Who didn't make the United States Olympic Alpine ski team has made more news than who did, which tells you something about the state of American ski racing this winter. The most conspicuous name absent from the 18-member team named to compete in the Winter Games at Calgary Feb. 13-28 was defending men's downhill gold medalist Bill Johnson. The only American of either sex ever to win an Olympic downhill, Johnson has had one of the most disappointing post-gold medal careers in all of ski racing.
Flamboyant, boastful, controversial from the start, and forever at odds with his coaches, Johnson was severely injured at the start of last season. He lost the season but was determined to work his way back to championship form in this Olympic year. But he had never skied up to his 1984 form, even before his injury. And this season his best finish was a 33rd last month in a World Cup downhill at Leukerbad, Switzerland.
He was no better than sixth or seventh among the struggling American male downhillers, according to US Alpine director Harald Schoenhaar. Although expressing sorrow about the situation - and saying, ``I am one of those people who are behind Bill Johnson a lot'' - Schoenhaar still said that ``it would not be fair'' to select Johnson over those who had beaten him. Schoenhaar did say he wished the Olympics followed the practice of the world championships, which seed defending champions into their events over and above the four slots given national teams.
Also not making the team announced here at the National Alpine Ski Championships Wednesday was veteran Mike Brown, who was the top-ranked US men's downhiller in World Cup standings (27th) at the end of last season.
``I never expected to be in this position,'' said a dejected Brown; ``I was surprised.'' He cited lack of faith in the downhillers by the coaches, injuries, and lack of good preparation with the skis at the beginning of the season as the main reasons for his and most of the team's disappointing results to date. Both he and Johnson vowed to beat the field in the national downhill here.
Of the nine men named to the team, the strongest hopeful is undoubtedly Felix McGrath, currently ranked 11th in World Cup slalom standings, with two seventh-place finishes (and an eighth in giant slalom). Fellow Vermonter Doug Lewis, bronze downhill medalist in the 1985 world championships, was also selected, even though he has been sidelined with an injury since early January.
Among the males in the hopeful category are 19-year-old A.J. Kitt, who had the top timed trial here in the downhill, and Jeff Olson, currently top-ranked US male downhiller. Other selectees are downhiller Bill Hudson and technical racers Jack Miller, Bob Ormsby, Sandy Williams, and Tiger Shaw - the latter joining Lewis as the only holdovers from 1984.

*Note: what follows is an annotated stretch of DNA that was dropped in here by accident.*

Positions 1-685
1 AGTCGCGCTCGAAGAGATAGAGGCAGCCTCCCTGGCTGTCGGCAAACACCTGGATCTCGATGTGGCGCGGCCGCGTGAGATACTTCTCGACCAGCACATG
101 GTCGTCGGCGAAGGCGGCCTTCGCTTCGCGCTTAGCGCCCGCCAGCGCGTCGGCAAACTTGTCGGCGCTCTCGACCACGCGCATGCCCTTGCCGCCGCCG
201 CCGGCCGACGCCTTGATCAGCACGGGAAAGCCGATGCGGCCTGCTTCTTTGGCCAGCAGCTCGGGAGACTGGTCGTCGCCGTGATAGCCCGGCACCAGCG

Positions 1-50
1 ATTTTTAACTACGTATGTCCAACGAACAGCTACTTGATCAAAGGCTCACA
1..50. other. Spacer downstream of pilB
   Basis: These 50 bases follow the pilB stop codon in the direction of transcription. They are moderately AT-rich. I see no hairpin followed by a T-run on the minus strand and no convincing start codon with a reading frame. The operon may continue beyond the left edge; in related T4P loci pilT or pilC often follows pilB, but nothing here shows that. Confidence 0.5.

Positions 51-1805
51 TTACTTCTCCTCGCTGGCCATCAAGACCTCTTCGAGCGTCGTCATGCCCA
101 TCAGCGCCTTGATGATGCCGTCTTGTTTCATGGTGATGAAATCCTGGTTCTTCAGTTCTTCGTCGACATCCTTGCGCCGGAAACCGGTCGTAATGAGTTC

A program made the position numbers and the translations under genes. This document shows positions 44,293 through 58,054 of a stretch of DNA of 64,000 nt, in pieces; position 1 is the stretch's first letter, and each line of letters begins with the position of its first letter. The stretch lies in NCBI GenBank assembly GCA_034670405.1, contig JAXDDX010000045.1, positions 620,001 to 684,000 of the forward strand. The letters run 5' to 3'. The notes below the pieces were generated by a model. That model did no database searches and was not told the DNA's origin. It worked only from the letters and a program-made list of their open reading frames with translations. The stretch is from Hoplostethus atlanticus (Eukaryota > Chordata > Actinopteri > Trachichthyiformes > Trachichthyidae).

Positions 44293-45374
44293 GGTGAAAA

Those named to the women's team are former champions who have been struggling with injuries, bad results, or both - along with a number of young skiers who are beginning to show promise.
Tamara McKinney, who won the World Cup in 1983, came in third the next year, and has consistently been among the top American finishers throughout the 1980s, was named for the third time. She has been recovering from an ankle injury that kept her from competing since November, but Schoenhaar indicated that she has been skiing since the end of December and expects to be ready.
Other well-known names on the squad include Debbie Armstrong, the surprise winner of the 1984 Olympic giant slalom at Sarajevo and the only other repeater along with McKiney; Pam Fletcher, the current top-ranked US skier; and Diann Roffe, who won the giant slalom gold medal at the 1985 world championships.
Others selected were Edith Thys, whose seventh in a World Cup race is the best of any US woman this season; Beth Madsen, winner of last year's national titles in giant slalom and combined; two 18-year-old world junior championship medalists, downhiller Hilary Lindh and slalom skier Heidi Voelker; and 19-year-old Kristin Krone, who was merely on the training team at the start of the season.
The ever-ebullient Fletcher, probably the best hope of either sex for a US skiing medal (in downhill or possibly super giant slalom), was optimistic and confident about the coming Olympics, despite all the disappointments the team has suffered this season. ``I think it's a good team. I think we've got good potential and - most important - [Calgary] is in our backyard. The Europeans will be here without their family and retinue of supporters. I know I'm much more relaxed when I ski in North America than when I ski in Europe.''
Nationals notes ... It has snowed every day or night here for the better part of a week. On the steep North Face, newly opened to lift-serviced skiing this winter, the snow is up to skiers' necks in parts. Powder is everywhere, but 200 volunteers have managed to keep the downhill course in excellent shape. Skiers who can get in via snowy roads or several airlines, which brave the low visibility, are enjoying some of the best skiing in years. ... This weekend the Nationals move to Copper Mountain, Colo., for the slalom and giant slalom.